People often struggle with how to start a journaling habit. My experience has been that if you start small, the habit will expand over time. Choosing one small part of your life to track in a journal can be the step you need to adopt the habit more permanently.
One primary use case of Day One for me over the years is to track my home maintenance tasks. Not that I need to track them — I track that in Things — but the fact that I’ve done them gets recorded in Day One, along with any details about what I learned or things that might be important to know later.
This is why I keep a journal: to help my future self.
We live on a small acreage outside our city. This means we are not connected to city services and have our own well and septic system. Both of these require some routine maintenance tasks that a lot of people never have to do, but they are critical to keepings things running smoothly.
I have recurring tasks set up to remind me to get these things done. Items like “Change the water filters,” “Drain the hot water tank,” or “Clean the septic filter.” They’re not all fun to do and some smell terrible, but that is a part of home ownership.
How Day One Helps
What I love about Day One is that it’s a journal, so everything is based on time. After I perform each of these tasks, I make a new journal entry and note what I did. In the case of issues, I also include what the problem was, what steps I took to troubleshoot the issue, and what the results were.
Another good example is flooding. Water flooding into your home is a terrible thing to experience. When it happens, you do everything you can to make sure it doesn’t happen again. We’ve lived in our home for six transitions from winter to spring, and two of those years we’ve had flooding.
Thanks to my notes, I remember what I thought was the cause the first time. This helped me to learn more about the issue; enough to realize my initial assumption was wrong. As I faced the problem a second time, I could note down the new things I’d learned and come up with a better hypothesis of the cause.
This habit has helped me with all sorts of home ownership scenarios. When I’m unsure of something, I can open Day One, use the tag filter to show only entries tagged “home maintenance,” and see all my history. It’s a blessing not to have to rely on my memory (which is exceptionally faulty) and to have a clear record of my past activities.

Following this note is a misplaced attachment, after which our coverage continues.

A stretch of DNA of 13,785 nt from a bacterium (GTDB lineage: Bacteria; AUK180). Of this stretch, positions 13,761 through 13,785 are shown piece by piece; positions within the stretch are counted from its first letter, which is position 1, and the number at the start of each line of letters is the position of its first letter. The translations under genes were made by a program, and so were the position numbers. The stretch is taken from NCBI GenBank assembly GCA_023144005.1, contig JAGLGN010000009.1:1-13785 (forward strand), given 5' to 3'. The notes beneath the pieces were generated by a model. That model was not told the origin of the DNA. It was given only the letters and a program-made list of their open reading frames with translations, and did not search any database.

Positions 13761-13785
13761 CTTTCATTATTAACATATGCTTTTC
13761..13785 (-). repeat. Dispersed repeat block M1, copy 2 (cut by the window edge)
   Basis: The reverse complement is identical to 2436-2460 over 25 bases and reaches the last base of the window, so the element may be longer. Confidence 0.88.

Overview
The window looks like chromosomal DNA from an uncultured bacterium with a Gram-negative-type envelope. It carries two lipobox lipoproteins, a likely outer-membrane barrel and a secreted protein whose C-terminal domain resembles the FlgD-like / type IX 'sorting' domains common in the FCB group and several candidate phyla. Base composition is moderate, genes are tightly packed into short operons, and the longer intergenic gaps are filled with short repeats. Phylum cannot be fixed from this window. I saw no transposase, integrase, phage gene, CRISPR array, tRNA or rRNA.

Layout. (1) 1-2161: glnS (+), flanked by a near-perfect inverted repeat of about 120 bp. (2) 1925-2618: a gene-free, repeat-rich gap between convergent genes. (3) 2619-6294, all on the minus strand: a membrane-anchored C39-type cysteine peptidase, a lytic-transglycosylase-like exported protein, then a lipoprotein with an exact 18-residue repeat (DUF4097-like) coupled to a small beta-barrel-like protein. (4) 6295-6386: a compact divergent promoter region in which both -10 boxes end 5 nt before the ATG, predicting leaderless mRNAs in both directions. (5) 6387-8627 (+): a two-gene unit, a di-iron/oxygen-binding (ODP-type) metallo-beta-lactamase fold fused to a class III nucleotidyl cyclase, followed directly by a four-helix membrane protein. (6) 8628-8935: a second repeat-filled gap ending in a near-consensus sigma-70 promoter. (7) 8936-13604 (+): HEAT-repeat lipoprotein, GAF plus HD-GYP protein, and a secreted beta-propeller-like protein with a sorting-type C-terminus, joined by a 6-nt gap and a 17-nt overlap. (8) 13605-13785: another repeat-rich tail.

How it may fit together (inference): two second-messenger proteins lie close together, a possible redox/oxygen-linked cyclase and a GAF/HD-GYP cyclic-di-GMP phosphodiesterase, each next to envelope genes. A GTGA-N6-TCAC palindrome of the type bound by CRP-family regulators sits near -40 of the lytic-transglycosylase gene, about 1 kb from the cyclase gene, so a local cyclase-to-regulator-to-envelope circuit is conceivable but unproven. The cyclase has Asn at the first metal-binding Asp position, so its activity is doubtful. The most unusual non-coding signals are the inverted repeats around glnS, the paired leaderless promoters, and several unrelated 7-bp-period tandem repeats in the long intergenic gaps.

How This Habit Could Improve
One aspect that could make this better is to have certain journal entries created automatically. I change my water filters every 6–8 weeks, and there are times when I’ve forgotten to add the fact to Day One afterward.
Sometimes, when my recurring task comes up, I’ll choose to put it off for a week or two. We may be on a holiday where I’m not able to do the work. When this happens, I like to review Day One to see exactly how long it’s been since I last completed the task, so it’s quite inconvenient when I forget to record an entry. What I’d like is to have a Day One entry automatically created when I complete the related task in Things.
Unfortunately, the tools available to us are not quite where they need to be to do this. You can use Things in several ways, but not as a trigger for another event.
- It currently does not work with IFTTT.
- It is available in Zapier, but not as a trigger app, only as an action.
- You can use Things with Workflow, but again, not as a trigger.
The development cycle of Things has improved impressively since the launch of Things 3. Perhaps in time, it will have a full-fledged API like many web-based services, allowing us to access our Things data in ways not currently possible.
For now, I try my best to remember to update Day One when I complete a task. One easy way to do that is to use the share sheet in Things.
It’s a process that takes seconds. The task title is set as the content of the journal entry. All that’s left for me to do is add the “home maintenance” tag. Done!
Again, the best way to start a new habit is to start small. Tracking these home maintenance tasks in Day One helped me to start to see the long-term value in a journal. Today, I track many parts of my life in there thanks to this small start.
We have more useful workflow examples right here.
Get Back Hours Per Week
Discover how to improve your workflows and get more focus with this free, in-depth guide to productivity.
Download Now »